Government Orders

Topic:   GOVERNMENT ORDERS
Subtopic:   MEASURE TO ENACT
Permalink
PC

Charles Deblois (Assistant Deputy Chair of Committees of the Whole)

Progressive Conservative

The Acting Speaker (Mr. DeBlois):

Is the House ready for the question?

Topic:   GOVERNMENT ORDERS
Subtopic:   MEASURE TO ENACT
Permalink
?

Some hon. members:

Question.

Topic:   GOVERNMENT ORDERS
Subtopic:   MEASURE TO ENACT
Permalink
PC

Charles Deblois (Assistant Deputy Chair of Committees of the Whole)

Progressive Conservative

The Acting Speaker (Mr. DeBlois):

The question is on Motion No. 6.

Is it the pleasure of the House to adopt the motion?

Topic:   GOVERNMENT ORDERS
Subtopic:   MEASURE TO ENACT
Permalink
?

Some hon. members:

Agreed.

Topic:   GOVERNMENT ORDERS
Subtopic:   MEASURE TO ENACT
Permalink
?

Some hon. members:

No.

Topic:   GOVERNMENT ORDERS
Subtopic:   MEASURE TO ENACT
Permalink
PC

Charles Deblois (Assistant Deputy Chair of Committees of the Whole)

Progressive Conservative

The Acting Speaker (Mr. DeBlois):

All those in favour of the motion will please say yea.

Topic:   GOVERNMENT ORDERS
Subtopic:   MEASURE TO ENACT
Permalink
?

Some hon. members:

Yea.

Topic:   GOVERNMENT ORDERS
Subtopic:   MEASURE TO ENACT
Permalink
PC

Charles Deblois (Assistant Deputy Chair of Committees of the Whole)

Progressive Conservative

The Acting Speaker (Mr. DeBlois):

All those opposed will please say nay.

Topic:   GOVERNMENT ORDERS
Subtopic:   MEASURE TO ENACT
Permalink
?

Some hon. members:

Nay.

Topic:   GOVERNMENT ORDERS
Subtopic:   MEASURE TO ENACT
Permalink
PC

Charles Deblois (Assistant Deputy Chair of Committees of the Whole)

Progressive Conservative

The Acting Speaker (Mr. DeBlois):

In my opinion the nays have it.

And more than five members having risen:

Topic:   GOVERNMENT ORDERS
Subtopic:   MEASURE TO ENACT
Permalink
PC

Charles Deblois (Assistant Deputy Chair of Committees of the Whole)

Progressive Conservative

The Acting Speaker (Mr. DeBlois):

Pursuant to Standing Order 76(8), a recorded division on the proposed motion stands deferred.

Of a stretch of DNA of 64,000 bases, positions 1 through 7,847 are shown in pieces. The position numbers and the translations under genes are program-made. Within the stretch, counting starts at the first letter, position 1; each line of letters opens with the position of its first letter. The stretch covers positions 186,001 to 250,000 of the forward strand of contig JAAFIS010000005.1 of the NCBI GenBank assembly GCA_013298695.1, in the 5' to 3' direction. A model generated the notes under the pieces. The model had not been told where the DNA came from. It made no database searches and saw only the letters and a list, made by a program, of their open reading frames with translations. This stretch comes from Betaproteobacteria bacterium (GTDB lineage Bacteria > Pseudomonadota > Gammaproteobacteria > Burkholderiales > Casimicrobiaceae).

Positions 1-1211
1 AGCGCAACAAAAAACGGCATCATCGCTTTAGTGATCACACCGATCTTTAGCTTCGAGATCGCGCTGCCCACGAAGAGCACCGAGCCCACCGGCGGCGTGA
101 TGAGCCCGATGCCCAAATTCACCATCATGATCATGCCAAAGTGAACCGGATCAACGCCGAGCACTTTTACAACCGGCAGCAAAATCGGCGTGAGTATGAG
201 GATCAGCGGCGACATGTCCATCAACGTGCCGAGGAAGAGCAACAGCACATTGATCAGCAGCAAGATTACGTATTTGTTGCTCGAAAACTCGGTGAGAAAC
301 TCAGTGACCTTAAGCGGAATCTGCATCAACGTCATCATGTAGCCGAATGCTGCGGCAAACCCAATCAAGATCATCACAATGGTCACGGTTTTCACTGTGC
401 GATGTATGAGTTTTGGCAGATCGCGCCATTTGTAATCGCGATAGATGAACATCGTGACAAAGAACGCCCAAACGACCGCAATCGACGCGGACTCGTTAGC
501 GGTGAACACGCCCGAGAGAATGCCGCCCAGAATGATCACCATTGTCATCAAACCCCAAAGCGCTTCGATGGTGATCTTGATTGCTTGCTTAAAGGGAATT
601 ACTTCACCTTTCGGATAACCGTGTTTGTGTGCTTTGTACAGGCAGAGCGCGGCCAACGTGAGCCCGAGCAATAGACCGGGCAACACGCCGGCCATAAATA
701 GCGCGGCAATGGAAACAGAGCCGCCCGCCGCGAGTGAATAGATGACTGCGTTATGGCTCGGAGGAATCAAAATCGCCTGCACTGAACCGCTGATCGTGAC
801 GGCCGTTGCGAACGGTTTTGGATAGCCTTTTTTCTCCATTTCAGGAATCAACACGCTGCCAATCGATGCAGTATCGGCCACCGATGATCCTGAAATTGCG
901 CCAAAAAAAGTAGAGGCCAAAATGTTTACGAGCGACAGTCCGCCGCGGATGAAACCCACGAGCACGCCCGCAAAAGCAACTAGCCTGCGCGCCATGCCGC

The next question is on Motion No. 7. Is it the pleasure of the House to adopt the motion?

Topic:   GOVERNMENT ORDERS
Subtopic:   MEASURE TO ENACT
Permalink
?

Some hon. members:

Agreed.

Topic:   GOVERNMENT ORDERS
Subtopic:   MEASURE TO ENACT
Permalink
?

Some hon. members:

No.

Topic:   GOVERNMENT ORDERS
Subtopic:   MEASURE TO ENACT
Permalink
PC

Charles Deblois (Assistant Deputy Chair of Committees of the Whole)

Progressive Conservative

The Acting Speaker (Mr. DeBlois):

All those in favour of the motion will please say yea.

Topic:   GOVERNMENT ORDERS
Subtopic:   MEASURE TO ENACT
Permalink
?

Some hon. members:

Yea.

Topic:   GOVERNMENT ORDERS
Subtopic:   MEASURE TO ENACT
Permalink
PC

Charles Deblois (Assistant Deputy Chair of Committees of the Whole)

Progressive Conservative

The Acting Speaker (Mr. DeBlois):

All those opposed will please say nay.

Topic:   GOVERNMENT ORDERS
Subtopic:   MEASURE TO ENACT
Permalink
?

Some hon. members:

Nay.

Topic:   GOVERNMENT ORDERS
Subtopic:   MEASURE TO ENACT
Permalink
PC

Charles Deblois (Assistant Deputy Chair of Committees of the Whole)

Progressive Conservative

The Acting Speaker (Mr. DeBlois):

In my opinion the nays have it.

And more than five members having risen:

Topic:   GOVERNMENT ORDERS
Subtopic:   MEASURE TO ENACT
Permalink

June 8, 1993